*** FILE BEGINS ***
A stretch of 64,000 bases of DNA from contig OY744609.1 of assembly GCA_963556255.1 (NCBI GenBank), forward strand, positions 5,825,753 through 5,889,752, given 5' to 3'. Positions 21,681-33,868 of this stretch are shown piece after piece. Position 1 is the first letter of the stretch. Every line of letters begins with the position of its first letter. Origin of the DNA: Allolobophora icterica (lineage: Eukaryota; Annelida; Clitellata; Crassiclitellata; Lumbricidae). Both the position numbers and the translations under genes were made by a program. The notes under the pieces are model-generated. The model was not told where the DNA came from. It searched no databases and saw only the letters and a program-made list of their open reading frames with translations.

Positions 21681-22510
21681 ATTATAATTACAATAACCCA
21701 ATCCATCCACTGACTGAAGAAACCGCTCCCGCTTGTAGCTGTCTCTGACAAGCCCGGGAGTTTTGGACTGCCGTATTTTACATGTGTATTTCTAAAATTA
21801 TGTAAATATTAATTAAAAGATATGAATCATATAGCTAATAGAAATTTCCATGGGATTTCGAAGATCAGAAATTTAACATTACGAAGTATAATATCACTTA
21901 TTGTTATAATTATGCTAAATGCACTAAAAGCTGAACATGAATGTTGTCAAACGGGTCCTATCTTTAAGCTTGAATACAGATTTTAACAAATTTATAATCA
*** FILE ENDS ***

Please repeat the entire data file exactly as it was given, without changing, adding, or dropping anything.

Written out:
A stretch of 64,000 bases of DNA from contig OY744609.1 of assembly GCA_963556255.1 (NCBI GenBank), forward strand, positions 5,825,753 through 5,889,752, given 5' to 3'. Positions 21,681-33,868 of this stretch are shown piece after piece. Position 1 is the first letter of the stretch. Every line of letters begins with the position of its first letter. Origin of the DNA: Allolobophora icterica (lineage: Eukaryota; Annelida; Clitellata; Crassiclitellata; Lumbricidae). Both the position numbers and the translations under genes were made by a program. The notes under the pieces are model-generated. The model was not told where the DNA came from. It searched no databases and saw only the letters and a program-made list of their open reading frames with translations.

Positions 21681-22510
21681 ATTATAATTACAATAACCCA
21701 ATCCATCCACTGACTGAAGAAACCGCTCCCGCTTGTAGCTGTCTCTGACAAGCCCGGGAGTTTTGGACTGCCGTATTTTACATGTGTATTTCTAAAATTA
21801 TGTAAATATTAATTAAAAGATATGAATCATATAGCTAATAGAAATTTCCATGGGATTTCGAAGATCAGAAATTTAACATTACGAAGTATAATATCACTTA
21901 TTGTTATAATTATGCTAAATGCACTAAAAGCTGAACATGAATGTTGTCAAACGGGTCCTATCTTTAAGCTTGAATACAGATTTTAACAAATTTATAATCA